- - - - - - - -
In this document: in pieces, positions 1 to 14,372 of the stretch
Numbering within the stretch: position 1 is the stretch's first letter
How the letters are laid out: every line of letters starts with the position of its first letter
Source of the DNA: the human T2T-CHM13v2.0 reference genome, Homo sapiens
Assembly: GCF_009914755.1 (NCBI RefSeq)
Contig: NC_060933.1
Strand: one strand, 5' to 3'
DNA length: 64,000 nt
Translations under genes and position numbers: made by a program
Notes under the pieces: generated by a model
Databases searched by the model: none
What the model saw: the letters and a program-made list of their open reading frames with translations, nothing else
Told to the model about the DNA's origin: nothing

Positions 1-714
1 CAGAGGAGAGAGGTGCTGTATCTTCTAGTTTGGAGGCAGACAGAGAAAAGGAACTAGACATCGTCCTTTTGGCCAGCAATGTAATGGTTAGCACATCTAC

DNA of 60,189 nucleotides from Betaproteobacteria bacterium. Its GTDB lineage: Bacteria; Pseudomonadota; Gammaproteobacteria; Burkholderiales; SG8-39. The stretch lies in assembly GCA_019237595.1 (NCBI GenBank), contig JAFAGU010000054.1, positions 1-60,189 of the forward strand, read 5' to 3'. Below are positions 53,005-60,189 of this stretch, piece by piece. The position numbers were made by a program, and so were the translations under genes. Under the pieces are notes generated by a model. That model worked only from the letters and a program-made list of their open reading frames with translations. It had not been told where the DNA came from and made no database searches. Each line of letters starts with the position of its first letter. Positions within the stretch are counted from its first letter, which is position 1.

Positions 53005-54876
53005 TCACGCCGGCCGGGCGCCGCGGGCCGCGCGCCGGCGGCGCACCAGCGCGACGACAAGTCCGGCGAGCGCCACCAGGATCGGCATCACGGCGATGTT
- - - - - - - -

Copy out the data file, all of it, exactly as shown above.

In this document: in pieces, positions 1 to 14,372 of the stretch
Numbering within the stretch: position 1 is the stretch's first letter
How the letters are laid out: every line of letters starts with the position of its first letter
Source of the DNA: the human T2T-CHM13v2.0 reference genome, Homo sapiens
Assembly: GCF_009914755.1 (NCBI RefSeq)
Contig: NC_060933.1
Strand: one strand, 5' to 3'
DNA length: 64,000 nt
Translations under genes and position numbers: made by a program
Notes under the pieces: generated by a model
Databases searched by the model: none
What the model saw: the letters and a program-made list of their open reading frames with translations, nothing else
Told to the model about the DNA's origin: nothing

Positions 1-714
1 CAGAGGAGAGAGGTGCTGTATCTTCTAGTTTGGAGGCAGACAGAGAAAAGGAACTAGACATCGTCCTTTTGGCCAGCAATGTAATGGTTAGCACATCTAC

DNA of 60,189 nucleotides from Betaproteobacteria bacterium. Its GTDB lineage: Bacteria; Pseudomonadota; Gammaproteobacteria; Burkholderiales; SG8-39. The stretch lies in assembly GCA_019237595.1 (NCBI GenBank), contig JAFAGU010000054.1, positions 1-60,189 of the forward strand, read 5' to 3'. Below are positions 53,005-60,189 of this stretch, piece by piece. The position numbers were made by a program, and so were the translations under genes. Under the pieces are notes generated by a model. That model worked only from the letters and a program-made list of their open reading frames with translations. It had not been told where the DNA came from and made no database searches. Each line of letters starts with the position of its first letter. Positions within the stretch are counted from its first letter, which is position 1.

Positions 53005-54876
53005 TCACGCCGGCCGGGCGCCGCGGGCCGCGCGCCGGCGGCGCACCAGCGCGACGACAAGTCCGGCGAGCGCCACCAGGATCGGCATCACGGCGATGTT